- Long-term use of codeine-containing analgesic preparations should be avoided.
- Severe attacks can be treated with one of the ‘triptans’ (e.g. sumatriptan),
- 5-HT agonists that are potent vasoconstrictors of the extracranial arteries.
- These can be administered orally, sublingually, by subcutaneous injection or by nasal spray.
- Ergotamine preparations should be avoided since they easily lead to dependence.
- dependence is less likely to happen with the triptans, but it can occur.
- If attacks are frequent, they can often be prevented with propranolol , tricyclic such as amitriptyline , sodium valproate or topiramate
- Cluster headaches (also known as migrainous neuralgia)
- 10–50 times less common than migraine.
- There is a 5:1 predominance of males and onset is usually in the third decade.
- there are no provoking dietary factors and there is a male predominance.
- Patients are usually heavy smokers with a higher than average alcohol consumption.
- Clinical features
- The characteristic presentation is with periodic, severe, unilateral periorbital pain accompanied by unilateral lacrimation, nasal congestion and conjunctival injection, often with the other features of Horner’s syndrome.
- The pain, whilst being very severe, is characteristically brief (30–90 minutes). Typically, the patient develops these symptoms at a particular time of day (often in the early hours of the morning).
- The syndrome may occur repeatedly for a number of weeks, followed by a respite for a number of months before another cluster occurs.
- Acute attacks can usually be halted by subcutaneous injections of sumatriptan or by inhalation of 100% oxygen
- other migraine therapies are ineffective
- Preventative therapy with the agents used for migraine is often ineffective
- Attacks can be prevented in some patients by verapamil (80–120mg 8-hourly), methysergide or short courses of oral corticosteroids.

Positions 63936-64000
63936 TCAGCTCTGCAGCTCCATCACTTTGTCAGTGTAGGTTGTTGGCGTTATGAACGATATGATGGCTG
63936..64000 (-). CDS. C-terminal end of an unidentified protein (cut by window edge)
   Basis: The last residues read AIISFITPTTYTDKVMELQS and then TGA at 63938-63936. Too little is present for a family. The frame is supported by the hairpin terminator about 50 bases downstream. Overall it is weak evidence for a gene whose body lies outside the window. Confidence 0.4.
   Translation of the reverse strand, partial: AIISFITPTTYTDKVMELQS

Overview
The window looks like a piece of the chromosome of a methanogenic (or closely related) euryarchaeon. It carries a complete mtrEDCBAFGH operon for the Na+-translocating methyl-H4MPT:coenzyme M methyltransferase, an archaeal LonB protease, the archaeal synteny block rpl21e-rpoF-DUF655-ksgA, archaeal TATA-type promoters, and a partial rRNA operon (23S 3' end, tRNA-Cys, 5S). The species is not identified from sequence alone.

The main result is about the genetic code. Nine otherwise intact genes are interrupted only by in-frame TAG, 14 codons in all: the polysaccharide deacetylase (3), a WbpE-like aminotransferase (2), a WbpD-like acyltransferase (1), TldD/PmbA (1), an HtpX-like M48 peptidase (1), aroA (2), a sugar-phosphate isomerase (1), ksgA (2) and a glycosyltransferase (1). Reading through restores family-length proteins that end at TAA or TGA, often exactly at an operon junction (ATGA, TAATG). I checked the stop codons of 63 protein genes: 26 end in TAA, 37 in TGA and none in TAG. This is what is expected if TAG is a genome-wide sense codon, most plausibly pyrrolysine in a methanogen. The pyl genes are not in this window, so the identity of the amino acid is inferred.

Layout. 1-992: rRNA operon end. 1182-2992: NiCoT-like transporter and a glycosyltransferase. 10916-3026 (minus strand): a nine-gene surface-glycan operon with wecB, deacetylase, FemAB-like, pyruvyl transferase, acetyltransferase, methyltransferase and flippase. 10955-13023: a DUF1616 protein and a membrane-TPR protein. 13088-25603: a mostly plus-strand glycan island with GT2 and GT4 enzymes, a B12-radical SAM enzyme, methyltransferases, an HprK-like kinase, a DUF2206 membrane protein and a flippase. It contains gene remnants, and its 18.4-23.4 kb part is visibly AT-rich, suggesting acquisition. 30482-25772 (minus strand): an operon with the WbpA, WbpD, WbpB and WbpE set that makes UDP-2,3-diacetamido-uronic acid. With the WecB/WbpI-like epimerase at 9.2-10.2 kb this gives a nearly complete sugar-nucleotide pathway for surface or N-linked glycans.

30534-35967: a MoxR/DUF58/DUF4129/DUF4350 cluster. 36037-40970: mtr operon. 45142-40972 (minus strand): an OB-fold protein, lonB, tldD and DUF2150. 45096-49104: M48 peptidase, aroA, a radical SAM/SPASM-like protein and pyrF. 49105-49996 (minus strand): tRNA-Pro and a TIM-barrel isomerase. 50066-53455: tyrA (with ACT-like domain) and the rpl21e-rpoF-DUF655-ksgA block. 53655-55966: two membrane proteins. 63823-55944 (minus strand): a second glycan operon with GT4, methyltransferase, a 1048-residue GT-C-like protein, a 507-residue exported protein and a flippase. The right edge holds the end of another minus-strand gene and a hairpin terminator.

- Patients with severe and debilitating clusters can be helped with lithium therapy,
- This is characterised by lancinating pain in the second and third divisions of the trigeminal nerve territory
- usually in patients over the age of 50 years.
- Trigeminal neuralgia is thought to be caused by an aberrant loop of the cerebellar arteries compressing the trigeminal nerve as it enters the brain stem.
- When trigeminal neuralgia occurs in multiple sclerosis, there is a plaque of demyelination in the trigeminal root entry zone.
- Clinical features
- The pain is severe and very brief but repetitive, causing the patient to flinch as if with a motor tic (hence the French term for the condition, ‘tic douloureux’).
- It may be precipitated by touching trigger zones within the trigeminal territory, by cold wind blowing on the face, or by eating.
- Physical signs are usually absent.
- There is a tendency for the condition to remit and relapse over many years.
- The pain usually responds to carbamazepine
- In patients who cannot tolerate carbamazepine, gabapentin or pregabalin may be effective.
- Various surgical treatments
- injection of alcohol or phenol into a peripheral branch of the nerve.
- Probably more effective is making a radiofrequency lesion in the nerve near the Gasserian ganglion.
- Alternatively, the vascular compression of the trigeminal nerve can be relieved through a posterior craniotomy, often with substantial success. This approach is usually favoured in younger patients .
What Causes Headaches?
What causes headaches? There are many different types of headache including migraines, ocular migraines, cluster headaches, sinus headaches and tension headaches
Headaches – Mechanical and Nutritional Causes of Headache Pain
Acupressure for Headache Relief
What is migraine?
Migraine is more than just a headache.